November 15, 2005

The Hopkins Charter Commission recommended this evening, by a unanimous voice vote, that the charter be amended to use Instant Runoff Voting (IRV) for city elections. The recommendation was made to the Hopkins City Council to adopt IRV by ordinance. This action will require a unanimous vote of the council. The recommendation will come before the council in January 2006. A public hearing will be held as part of the council's deliberations.

This action was preceded by city sponsorship of an Alternative Voting Task Force which met over the past year to study a variety of voting methods for possible use in Hopkins. The task force recommended that the city adopt Instant Runoff Voting for city elections. The task force issued a report which can be read at Fran Hesch, IRV activist and former Hopkins City Council member, chaired the Alternative Voting Task Force and is also chair of the city's charter commission.

The original 1947 Hopkins charter provided for "preference voting" to elect the mayor by instant runoff voting and the council by the ranked ballot method of proportional representation known variously as Single Transferable Vote, the Hare Method, and Choice Voting.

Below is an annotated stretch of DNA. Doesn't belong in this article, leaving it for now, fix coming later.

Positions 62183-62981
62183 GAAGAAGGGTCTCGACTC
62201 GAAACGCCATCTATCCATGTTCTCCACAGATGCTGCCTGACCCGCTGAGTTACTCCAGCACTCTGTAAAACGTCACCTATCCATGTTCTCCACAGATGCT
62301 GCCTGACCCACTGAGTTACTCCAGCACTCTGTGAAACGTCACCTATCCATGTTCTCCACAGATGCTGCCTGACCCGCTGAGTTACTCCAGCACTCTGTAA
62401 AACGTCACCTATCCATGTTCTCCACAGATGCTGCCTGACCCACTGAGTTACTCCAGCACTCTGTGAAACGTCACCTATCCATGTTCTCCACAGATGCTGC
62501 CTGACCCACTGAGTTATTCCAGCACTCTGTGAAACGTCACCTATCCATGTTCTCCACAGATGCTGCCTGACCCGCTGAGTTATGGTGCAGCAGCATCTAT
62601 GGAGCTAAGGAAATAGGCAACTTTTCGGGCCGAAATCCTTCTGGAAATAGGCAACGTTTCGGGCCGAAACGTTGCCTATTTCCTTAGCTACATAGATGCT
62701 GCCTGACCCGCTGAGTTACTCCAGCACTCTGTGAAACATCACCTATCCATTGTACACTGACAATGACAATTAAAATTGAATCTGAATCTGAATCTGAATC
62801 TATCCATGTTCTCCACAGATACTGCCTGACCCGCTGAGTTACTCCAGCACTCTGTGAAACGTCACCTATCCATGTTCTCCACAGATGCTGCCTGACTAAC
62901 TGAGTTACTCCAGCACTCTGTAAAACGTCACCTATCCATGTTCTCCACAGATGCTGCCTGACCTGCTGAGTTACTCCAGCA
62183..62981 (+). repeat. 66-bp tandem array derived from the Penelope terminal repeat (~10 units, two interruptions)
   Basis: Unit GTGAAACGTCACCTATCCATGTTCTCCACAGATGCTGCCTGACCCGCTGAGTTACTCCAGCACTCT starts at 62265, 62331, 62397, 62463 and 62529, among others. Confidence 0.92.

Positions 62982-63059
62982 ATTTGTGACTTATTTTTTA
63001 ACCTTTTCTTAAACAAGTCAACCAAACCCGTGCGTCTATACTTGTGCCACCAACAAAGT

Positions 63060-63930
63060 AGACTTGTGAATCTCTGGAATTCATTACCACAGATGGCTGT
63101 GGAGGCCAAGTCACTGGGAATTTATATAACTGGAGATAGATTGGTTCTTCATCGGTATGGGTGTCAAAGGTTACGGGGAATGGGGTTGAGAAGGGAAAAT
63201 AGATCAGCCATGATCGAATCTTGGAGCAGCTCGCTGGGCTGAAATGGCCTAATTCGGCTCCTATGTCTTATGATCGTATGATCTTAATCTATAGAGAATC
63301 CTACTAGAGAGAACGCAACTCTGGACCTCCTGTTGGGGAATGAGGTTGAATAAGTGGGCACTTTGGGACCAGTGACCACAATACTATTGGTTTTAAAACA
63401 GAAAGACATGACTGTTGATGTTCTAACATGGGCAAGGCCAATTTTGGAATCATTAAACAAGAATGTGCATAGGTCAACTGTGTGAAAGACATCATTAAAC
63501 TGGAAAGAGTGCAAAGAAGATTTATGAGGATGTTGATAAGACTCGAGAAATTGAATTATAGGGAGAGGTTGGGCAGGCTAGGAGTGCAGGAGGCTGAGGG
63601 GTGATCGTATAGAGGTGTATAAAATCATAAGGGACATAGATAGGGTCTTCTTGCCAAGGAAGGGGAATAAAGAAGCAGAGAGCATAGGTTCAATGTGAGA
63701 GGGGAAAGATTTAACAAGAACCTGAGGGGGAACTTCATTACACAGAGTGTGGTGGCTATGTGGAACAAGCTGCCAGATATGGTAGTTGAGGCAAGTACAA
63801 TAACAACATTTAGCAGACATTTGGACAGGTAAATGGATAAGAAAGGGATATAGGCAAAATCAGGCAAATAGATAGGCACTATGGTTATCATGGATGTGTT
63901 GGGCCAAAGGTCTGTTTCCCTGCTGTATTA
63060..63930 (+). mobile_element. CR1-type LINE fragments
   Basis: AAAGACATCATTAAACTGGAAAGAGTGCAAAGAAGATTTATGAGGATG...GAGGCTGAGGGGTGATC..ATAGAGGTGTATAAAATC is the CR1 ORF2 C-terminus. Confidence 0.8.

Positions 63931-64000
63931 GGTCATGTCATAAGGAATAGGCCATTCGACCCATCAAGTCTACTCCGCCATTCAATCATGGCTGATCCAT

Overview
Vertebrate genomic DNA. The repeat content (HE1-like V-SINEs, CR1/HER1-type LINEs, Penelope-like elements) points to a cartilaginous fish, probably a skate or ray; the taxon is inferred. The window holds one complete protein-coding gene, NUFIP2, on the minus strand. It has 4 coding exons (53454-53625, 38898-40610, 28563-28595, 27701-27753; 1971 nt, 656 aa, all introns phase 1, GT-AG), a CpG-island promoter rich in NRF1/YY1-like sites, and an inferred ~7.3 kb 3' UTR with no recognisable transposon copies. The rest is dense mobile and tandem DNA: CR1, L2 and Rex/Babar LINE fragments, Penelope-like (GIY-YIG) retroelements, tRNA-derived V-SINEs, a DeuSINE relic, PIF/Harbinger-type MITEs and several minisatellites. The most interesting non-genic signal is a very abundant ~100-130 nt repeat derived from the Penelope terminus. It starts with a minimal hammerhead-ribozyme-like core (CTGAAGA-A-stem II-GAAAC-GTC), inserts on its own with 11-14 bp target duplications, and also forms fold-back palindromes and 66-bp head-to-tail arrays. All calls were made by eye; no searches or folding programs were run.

There were close to two dozen cities in the United States to use preference voting in the first half of the 20th century. All but Cambridge Massachusetts abandoned the system. In 1959, Hopkins did the same, changing to the current plurality method, or "First Past the Post," in which the candidate(s) with the most votes win(s).

If Hopkins adopts Instant Runoff Voting, it will be the first of the original 21 preference voting cities to go back to the method after repealing it. However, in Hopkins' case, the proposal being forwarded does not use proportional representation for electing the council, but rather a "multi-winner IRV" method that provides for each member of the council to be elected by a majority of the voters.